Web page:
HOWARD FINEMAN, POLITICAL ANALYST, MSNBC: OK. Well, if I was at the old "News Week Magazine" with Eleanor Clift, we would right now be discussing what the cover line was, and we thought we were doing the first rough draft of history week by week, so you came to the right person, Ari. My cover line would be individual one, which is what Donald Trump is described as in the recent Mueller findings.

He`s individual one now not just as president but individual one at the absolute center of everything else that is going on legally. When he answered some questions in writing, he put his own first draft of history on the books legally. The problem he has is that Robert Mueller has spent the last year and a half gathering facts designed to assess the credibility and the truthfulness of what Donald Trump said in those -- on those pieces of paper.

And because I think there are going to be major conflicts between that, between the president`s story and everybody else`s story, that makes him in this story of the week in a way we`ve been covering over the last year the slow gathering process of Mueller working from the outside in and from the bottom to the top. We`re now reaching the top of the mountain and there sits individual one.

MELBER: And so when you see the president react this way on the scale of premeditated, canny, ready for everything because he`s conned a lot of individuals over his whole life. He`s a guy that would pay out $50 million for Trump because, at the end of the day, he had a plan to get out from under it or do you see someone who`s overreacting emotionally?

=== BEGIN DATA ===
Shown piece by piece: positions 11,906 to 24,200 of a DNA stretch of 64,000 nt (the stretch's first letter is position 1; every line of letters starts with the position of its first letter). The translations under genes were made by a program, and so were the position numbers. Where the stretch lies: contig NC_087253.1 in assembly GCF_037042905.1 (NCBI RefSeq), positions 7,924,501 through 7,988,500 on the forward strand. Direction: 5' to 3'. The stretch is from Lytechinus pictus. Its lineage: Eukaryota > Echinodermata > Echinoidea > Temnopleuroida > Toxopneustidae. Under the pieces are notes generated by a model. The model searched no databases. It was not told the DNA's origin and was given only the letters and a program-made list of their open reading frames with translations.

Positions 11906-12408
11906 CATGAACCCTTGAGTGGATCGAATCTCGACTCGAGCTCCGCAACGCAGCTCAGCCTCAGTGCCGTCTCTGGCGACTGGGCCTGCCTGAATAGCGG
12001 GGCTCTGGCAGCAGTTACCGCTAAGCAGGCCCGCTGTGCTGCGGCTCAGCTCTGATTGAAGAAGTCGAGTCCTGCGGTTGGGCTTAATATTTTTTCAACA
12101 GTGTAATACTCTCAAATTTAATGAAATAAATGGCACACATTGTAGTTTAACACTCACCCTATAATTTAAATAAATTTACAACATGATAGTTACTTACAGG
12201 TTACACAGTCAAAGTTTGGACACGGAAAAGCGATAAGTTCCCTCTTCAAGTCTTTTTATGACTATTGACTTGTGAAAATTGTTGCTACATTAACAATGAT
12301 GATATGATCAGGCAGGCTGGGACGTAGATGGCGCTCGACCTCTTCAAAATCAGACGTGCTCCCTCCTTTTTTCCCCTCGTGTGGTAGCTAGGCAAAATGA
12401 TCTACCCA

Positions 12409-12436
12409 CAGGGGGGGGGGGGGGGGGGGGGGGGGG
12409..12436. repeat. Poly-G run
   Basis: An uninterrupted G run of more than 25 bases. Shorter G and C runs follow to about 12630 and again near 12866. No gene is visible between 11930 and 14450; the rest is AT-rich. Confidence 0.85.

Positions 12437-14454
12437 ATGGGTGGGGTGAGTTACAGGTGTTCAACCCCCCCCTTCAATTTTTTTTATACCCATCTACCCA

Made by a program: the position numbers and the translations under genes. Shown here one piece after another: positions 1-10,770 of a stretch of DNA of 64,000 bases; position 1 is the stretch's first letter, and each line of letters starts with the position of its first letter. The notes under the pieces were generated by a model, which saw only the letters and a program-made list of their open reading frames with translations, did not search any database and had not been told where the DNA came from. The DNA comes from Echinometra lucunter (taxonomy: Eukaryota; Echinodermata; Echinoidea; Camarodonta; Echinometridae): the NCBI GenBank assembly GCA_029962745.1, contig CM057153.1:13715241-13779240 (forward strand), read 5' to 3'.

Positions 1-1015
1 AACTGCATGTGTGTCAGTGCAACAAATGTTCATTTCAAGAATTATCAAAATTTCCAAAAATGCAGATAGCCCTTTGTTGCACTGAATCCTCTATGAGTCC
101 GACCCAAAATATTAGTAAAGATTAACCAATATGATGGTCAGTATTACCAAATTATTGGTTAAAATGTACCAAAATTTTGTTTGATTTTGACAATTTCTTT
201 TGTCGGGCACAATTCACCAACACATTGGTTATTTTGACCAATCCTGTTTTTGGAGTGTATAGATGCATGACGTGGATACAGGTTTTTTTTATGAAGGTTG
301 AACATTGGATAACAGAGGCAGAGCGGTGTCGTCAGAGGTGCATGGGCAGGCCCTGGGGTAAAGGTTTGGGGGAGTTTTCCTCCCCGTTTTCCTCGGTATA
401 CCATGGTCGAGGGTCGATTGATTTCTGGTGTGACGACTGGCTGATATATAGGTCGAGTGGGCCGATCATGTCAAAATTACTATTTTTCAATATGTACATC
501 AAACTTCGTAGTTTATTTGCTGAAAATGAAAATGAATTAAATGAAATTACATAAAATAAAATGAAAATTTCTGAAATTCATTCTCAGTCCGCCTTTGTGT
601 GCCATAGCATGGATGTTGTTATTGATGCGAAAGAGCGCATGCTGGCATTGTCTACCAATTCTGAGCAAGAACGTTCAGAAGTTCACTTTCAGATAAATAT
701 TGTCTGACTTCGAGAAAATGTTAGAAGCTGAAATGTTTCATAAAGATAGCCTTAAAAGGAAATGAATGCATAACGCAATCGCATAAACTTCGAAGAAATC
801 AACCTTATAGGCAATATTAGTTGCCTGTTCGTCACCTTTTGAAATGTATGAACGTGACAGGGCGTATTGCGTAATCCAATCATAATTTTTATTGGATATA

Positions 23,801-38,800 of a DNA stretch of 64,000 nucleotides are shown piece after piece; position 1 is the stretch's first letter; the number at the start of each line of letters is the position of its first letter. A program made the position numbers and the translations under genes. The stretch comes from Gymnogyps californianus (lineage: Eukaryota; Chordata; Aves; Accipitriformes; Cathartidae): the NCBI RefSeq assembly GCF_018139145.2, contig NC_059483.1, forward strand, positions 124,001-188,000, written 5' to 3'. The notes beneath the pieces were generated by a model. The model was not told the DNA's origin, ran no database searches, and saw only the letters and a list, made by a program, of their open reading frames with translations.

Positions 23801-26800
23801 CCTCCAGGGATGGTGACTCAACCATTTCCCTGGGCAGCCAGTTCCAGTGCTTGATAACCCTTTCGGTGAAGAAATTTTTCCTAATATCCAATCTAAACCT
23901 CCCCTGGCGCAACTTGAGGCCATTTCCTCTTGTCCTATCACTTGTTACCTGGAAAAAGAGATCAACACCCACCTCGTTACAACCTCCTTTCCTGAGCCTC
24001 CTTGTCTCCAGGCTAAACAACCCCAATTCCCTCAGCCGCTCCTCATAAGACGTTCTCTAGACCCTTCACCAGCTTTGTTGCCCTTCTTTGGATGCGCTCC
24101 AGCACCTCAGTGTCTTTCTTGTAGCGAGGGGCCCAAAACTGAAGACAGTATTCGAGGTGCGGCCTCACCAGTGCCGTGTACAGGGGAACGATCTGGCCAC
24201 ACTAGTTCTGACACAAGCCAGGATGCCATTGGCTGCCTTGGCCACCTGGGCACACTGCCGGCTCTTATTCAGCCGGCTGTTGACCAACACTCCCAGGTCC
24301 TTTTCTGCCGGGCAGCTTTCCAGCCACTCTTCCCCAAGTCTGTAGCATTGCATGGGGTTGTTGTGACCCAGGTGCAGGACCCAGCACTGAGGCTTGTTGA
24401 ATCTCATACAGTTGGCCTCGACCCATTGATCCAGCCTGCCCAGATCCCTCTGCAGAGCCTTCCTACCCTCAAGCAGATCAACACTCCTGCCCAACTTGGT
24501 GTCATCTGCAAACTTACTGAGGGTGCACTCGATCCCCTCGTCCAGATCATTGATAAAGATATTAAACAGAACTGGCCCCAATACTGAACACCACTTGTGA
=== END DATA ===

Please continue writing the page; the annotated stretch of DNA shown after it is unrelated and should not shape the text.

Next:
FINEMAN: Well, I`m a pretty experienced Trump watcher. I covered him some when he was out and about in New York as a businessman and toying with politics and I know people who were trying to get him involved in politics. And I saw him on the campaign trail a lot in 2015 and 2016 and I`ve spent time with him and I think his confidence is shaken.

And I thought that when I saw him yesterday on his way to the helicopter giving one of the most confused and out of balance and unconfident answers that I`ve seen him giving by way of explanation of what the news that had come out that day. And I think the fact that we`re talking about the very innermost circle, not just Manafort, not just Stone, but now Jared Kushner and now even his daughter Ivanka surfacing in some of these questions, that`s got him off his props.

And the other thing is this. Don`t forget at the beginning of all this, Donald Trump said, look, look at this if you want, I don`t like it but stay away from my business. My business is the red line here. Remember, he drew that red line early on.

That line has been obliterated because the whole Mueller theory from the beginning has been to look at the financial relationships of Donald Trump and Russian oligarchs, as Eleanor was saying, to look for motivation for collusion, cooperation, whatever you want. And now he realizes that every last thing about his business going back years with the Russians is going to be out there for public view at some point between now and a year from now.

MELBER: And you raise a more profound question, which is what happens to a confidence man when he`s out of confidence?

FINEMAN: Well, I think we`re getting close to seeing that. And I think if Rudy is telling him, Rudy Giuliani is saying, "Don`t worry, we got this", I think at this point Donald Trump doesn`t think anybody`s got this. And the more he talks about weak people around him, the more I think in a way -- Donald Trump psychology here, he`s worried about his own ability to stand up here. The pressure of the presidency in any circumstance is almost beyond anybody`s ability to bear. With this kind of scrutiny coming down on him now, it`s going to be interesting to see what he himself is made of.